River Otter Photo Gallery
What does the River Otter look like?
North American River Otters are stocky carnivores with short legs, long bodies and long tapered tails. Males are slightly larger than females, but both sexes look alike. They have short ears and small nostrils that can both be closed when underwater. Their short extremely dense fur is a dark brown to nearly black, with a slightly lighter coloration on the throat and cheeks. Their feet have sharp claws that are webbed.
River Otter Habitat
River Otter Facts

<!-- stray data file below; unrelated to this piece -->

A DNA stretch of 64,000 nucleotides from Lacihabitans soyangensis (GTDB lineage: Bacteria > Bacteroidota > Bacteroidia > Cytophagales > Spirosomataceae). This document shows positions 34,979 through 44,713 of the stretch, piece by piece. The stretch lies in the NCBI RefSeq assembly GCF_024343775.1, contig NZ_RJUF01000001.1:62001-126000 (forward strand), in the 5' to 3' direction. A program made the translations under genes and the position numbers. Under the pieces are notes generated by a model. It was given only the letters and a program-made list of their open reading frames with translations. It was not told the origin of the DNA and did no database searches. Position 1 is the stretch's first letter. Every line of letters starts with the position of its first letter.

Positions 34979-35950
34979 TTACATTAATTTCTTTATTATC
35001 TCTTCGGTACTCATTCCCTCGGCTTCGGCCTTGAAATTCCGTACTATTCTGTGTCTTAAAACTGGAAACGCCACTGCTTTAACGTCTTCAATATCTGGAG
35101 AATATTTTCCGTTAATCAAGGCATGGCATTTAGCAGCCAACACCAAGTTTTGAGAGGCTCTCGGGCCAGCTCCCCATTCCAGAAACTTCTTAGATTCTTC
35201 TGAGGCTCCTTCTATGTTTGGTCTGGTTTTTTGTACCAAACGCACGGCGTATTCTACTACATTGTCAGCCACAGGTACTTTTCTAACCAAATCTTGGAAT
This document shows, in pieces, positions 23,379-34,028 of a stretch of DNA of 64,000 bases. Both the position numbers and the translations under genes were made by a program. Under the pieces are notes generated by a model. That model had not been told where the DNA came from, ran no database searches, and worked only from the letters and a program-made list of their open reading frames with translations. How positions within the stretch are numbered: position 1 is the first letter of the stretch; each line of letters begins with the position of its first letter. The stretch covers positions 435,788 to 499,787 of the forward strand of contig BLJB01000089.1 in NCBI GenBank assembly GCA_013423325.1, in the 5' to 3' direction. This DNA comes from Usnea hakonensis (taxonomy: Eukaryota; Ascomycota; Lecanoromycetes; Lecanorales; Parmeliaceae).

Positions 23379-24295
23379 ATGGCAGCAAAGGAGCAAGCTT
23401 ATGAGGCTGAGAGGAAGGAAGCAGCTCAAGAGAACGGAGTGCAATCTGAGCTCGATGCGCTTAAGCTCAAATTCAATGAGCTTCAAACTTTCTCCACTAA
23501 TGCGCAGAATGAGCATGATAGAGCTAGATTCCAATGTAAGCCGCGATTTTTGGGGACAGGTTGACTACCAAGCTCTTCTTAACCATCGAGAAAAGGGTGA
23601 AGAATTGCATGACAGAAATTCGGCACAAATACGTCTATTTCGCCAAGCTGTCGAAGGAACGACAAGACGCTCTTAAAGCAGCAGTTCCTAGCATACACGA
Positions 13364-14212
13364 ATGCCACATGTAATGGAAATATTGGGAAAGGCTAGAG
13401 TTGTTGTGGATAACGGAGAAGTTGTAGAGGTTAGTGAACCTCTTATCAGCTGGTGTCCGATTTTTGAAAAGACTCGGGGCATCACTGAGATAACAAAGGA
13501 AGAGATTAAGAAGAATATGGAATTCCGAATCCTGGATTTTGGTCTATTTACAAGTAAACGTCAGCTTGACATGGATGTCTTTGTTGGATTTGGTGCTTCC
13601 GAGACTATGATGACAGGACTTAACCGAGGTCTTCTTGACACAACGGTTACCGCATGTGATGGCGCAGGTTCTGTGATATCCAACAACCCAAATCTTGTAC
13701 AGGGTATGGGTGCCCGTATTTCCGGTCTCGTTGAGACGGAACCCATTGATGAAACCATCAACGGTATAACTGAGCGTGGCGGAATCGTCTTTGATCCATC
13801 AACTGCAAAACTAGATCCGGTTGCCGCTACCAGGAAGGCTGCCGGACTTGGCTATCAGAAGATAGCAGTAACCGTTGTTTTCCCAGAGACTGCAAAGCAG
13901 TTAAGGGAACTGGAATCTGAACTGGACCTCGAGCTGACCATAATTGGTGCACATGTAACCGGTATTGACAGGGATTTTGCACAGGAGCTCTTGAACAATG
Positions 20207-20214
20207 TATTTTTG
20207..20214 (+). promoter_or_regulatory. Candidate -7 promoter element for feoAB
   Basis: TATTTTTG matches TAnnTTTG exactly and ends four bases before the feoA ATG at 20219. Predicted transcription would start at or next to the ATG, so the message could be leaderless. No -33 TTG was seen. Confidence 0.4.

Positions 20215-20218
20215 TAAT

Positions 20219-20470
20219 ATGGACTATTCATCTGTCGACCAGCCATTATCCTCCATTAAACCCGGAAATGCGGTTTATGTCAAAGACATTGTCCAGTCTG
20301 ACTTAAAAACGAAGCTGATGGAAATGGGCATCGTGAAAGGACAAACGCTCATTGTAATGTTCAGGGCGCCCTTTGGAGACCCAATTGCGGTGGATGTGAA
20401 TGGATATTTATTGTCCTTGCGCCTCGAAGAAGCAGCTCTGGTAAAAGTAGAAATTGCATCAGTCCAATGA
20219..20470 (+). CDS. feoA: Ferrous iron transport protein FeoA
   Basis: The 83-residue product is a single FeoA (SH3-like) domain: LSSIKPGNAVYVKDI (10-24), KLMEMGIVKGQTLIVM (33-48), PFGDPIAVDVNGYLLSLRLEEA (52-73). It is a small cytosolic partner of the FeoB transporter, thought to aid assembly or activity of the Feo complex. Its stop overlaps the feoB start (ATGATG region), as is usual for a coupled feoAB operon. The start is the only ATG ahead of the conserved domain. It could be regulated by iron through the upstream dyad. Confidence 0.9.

River Otters are a semi-aquatic member of the weasel family. But unlike, other weasels, fishers, mink and martens they have evolved for life in the water. They have oily waterproof fur, webbed feet, small ears and nostrils that can be completely shut to keep water out. They are amazing swimmers and can stay under water for up to 8 minutes at a time. However, they are also quite fast on land, capable of running 18 miles per hour. They are mostly carnivorous, feeding on fish, birds and small mammals, but will occasionally eat some vegetation. They have specialized vision that allows them to see potential prey in darky murky water. They use their whiskers to detect vibrations and thus how far away prey is from them. If that's not enough, River Otters also have an incredible sense of smell. All of this helps them keep up with their astonishingly fast metabolisms. When a River Otters enjoys a snack, the majority of it has passed through their digestive track within an hour. They are also extremely playful animals. Their spirited fights often include somersaulting, wrestling and flopping around. That said this serves several very important roles. First off, it strengthens social bonds, teaches them hunting techniques and to scent mark. It also teaches young otters how to defend themselves. Which like other members of the weasel family; River Otters are very capable fighters when they need to be, especially when protecting their young. That's not to say they don't fall victim to predators. Wolves, bears, birds of prey, coyotes and bobcats commonly kill River Otters when they are on land. When they are in the water, they are likely to escape, as they are much better swimmers than all of the above. River Otters used to be widespread across the country, however fur trade and other factors such as pollution has extrapolated them from certain parts of their historic range.